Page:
Key permits have finally been issued for a project to create an eight-story, 70-unit apartment, and office building on the land currently home to the parking lot near Pine and Melrose that is popular with nightlife crowds but has attracted more than its share of assaults and gun play over the years. Continue reading →
Most projects considered by the East Design Review Board come to the table with three options and a proposed “preferred” design that the developers and architects have settled on. The board typically doesn’t question the selection and sets about helping to shape the design. But in the case of a planned eight-story apartment block planned to rise across from First Hill’s First Baptist Church, the board not only said nope to the preferred design, it tossed all three proposals out.
“The Board was disappointed by the lack of any significant variation between the three schemes, and that there was no exploration of other forms that might allow the project to step back from the street-edge and create conditions that better meet the criteria in the Design Guidelines,” the report from the review meeting reads.
Wednesday night, developer Carmel Partners and Encore Architects hope to erase that disappointment with a new early design proposal to get the project back on track.
Seattle can finally move forward on legislation hoped ease the city’s housing crunch by encouraging more mother-in-law apartments and backyard cottages.
The Seattle Hearing Examiner has upheld the city’s environmental analysis on accessory dwelling units is adequate, which clears the way for the City Council to act this summer on relaxing rules on the developments.
“Seattle faces an affordability and housing crisis, and we are acting to increase the supply of housing options as quickly as possible,” Mayor Durkan said. “We need to use every tool in our toolbox to boost the supply of housing – and that includes knocking down barriers for homeowners to build more backyard cottages and in-law units. We must address the significant financial barriers and lengthy, complicated permitting process for backyard cottages in Seattle.” Continue reading →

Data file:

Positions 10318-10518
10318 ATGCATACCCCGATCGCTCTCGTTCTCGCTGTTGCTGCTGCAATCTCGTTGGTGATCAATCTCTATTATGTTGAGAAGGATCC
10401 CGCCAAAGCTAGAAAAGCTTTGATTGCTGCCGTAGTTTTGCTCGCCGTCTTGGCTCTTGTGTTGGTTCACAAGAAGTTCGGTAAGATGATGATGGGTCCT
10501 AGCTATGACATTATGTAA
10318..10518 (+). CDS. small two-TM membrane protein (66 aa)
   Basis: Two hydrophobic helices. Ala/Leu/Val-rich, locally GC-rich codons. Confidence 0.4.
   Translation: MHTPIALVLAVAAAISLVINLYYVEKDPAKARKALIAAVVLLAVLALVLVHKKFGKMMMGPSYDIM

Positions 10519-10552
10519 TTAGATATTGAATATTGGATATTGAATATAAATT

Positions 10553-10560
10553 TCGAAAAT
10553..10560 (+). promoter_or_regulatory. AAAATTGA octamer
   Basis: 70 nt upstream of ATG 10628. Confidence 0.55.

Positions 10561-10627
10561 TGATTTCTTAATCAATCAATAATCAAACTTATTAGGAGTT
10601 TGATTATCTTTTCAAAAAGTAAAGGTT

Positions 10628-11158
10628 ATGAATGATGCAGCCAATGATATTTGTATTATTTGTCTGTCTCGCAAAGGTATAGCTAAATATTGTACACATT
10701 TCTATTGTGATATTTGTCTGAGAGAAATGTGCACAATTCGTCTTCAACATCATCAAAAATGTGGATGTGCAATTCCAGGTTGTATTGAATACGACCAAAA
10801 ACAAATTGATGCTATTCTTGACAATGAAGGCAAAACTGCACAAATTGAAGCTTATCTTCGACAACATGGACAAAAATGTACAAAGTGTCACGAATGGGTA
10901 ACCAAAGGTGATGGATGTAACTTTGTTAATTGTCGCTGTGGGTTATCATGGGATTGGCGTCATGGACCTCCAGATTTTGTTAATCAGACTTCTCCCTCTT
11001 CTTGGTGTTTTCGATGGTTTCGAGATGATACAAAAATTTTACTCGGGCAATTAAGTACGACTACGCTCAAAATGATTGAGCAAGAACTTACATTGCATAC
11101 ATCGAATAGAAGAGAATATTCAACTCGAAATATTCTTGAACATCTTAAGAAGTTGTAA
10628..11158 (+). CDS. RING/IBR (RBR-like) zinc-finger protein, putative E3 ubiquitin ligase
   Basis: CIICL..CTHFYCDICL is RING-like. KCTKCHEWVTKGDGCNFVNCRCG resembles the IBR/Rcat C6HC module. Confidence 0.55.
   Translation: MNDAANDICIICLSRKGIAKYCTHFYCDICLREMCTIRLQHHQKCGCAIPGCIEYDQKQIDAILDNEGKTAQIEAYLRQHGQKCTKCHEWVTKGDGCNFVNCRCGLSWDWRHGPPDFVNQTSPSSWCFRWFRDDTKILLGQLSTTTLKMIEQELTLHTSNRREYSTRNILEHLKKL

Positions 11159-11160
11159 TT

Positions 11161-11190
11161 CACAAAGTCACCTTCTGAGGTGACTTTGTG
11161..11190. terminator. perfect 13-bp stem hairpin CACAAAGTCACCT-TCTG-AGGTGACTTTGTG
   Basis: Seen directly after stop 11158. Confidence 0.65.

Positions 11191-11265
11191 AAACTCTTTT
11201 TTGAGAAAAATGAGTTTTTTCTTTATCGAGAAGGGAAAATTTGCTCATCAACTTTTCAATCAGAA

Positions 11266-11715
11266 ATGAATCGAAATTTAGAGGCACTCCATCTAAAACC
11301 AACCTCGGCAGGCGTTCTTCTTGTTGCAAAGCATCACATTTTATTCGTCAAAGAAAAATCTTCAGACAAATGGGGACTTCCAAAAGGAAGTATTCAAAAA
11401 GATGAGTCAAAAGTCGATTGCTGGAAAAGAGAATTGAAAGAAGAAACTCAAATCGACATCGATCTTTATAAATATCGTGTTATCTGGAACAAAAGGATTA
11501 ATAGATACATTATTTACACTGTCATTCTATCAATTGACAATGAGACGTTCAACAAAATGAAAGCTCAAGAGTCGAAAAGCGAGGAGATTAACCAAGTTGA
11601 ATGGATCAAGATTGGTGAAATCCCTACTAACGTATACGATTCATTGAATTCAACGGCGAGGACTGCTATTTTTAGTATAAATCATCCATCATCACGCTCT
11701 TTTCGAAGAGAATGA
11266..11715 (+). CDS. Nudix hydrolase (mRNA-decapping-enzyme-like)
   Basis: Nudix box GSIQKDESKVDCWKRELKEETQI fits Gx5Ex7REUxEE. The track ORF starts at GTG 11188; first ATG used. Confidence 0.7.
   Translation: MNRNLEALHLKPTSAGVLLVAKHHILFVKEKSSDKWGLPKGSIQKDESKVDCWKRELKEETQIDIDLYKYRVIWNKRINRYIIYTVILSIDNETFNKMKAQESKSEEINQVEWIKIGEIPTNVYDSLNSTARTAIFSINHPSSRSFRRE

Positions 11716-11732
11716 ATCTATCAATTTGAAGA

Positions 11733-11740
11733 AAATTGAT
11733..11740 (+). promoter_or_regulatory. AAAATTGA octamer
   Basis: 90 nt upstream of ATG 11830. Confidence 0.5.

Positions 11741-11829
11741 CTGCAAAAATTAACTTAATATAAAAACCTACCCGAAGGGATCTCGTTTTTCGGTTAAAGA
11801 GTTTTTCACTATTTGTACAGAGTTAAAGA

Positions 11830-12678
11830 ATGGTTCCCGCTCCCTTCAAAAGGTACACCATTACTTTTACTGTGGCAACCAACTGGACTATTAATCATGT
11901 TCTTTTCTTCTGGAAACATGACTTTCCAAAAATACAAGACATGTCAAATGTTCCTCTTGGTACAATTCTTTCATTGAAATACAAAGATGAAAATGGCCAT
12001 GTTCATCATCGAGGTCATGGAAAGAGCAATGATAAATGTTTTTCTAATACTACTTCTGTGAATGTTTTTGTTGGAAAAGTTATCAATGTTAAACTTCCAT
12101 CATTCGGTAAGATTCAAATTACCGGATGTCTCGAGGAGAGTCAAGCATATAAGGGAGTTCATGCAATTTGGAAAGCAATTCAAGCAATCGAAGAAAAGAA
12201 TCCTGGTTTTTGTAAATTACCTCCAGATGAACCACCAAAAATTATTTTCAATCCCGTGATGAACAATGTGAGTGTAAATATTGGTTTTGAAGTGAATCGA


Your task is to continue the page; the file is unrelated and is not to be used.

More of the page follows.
In spring of 2012, CHS broke the news on a $9.2 million deal for Madison Development Group to acquire what we called at the time the Bauhaus block, the collection of property home to cafes, shops, and old school Capitol Hill apartments along E Pine at Melrose where the preservation incentive-boosted Excelsior Apartmentsstands today.
The news set off a new wave of “Capitol Hill is dead” that hasn’t really subsided. Another new ripple — this time on Pike — should add to the call.
A new listing from Paragon Real Estate investors shows that the 9,870 square feet of land currently home to Victrola’s E Pike cafe, corner bodega transformed into sushi restaurant Noren, and the dark recesses of nearly 40 years of Capitol Hill queer history and nightlife at the Seattle Eagle hit the market Friday for $9.9 million and is being touted as an “A+ trophy location” and “investment and development opportunity.”
“This offering presents the rare opportunity to develop one of the last remaining corner lots within 3 blocks of Downtown Seattle. Site is suitable for approximately 70-100 units plus commercial space,” the sales pitch reads. Continue reading →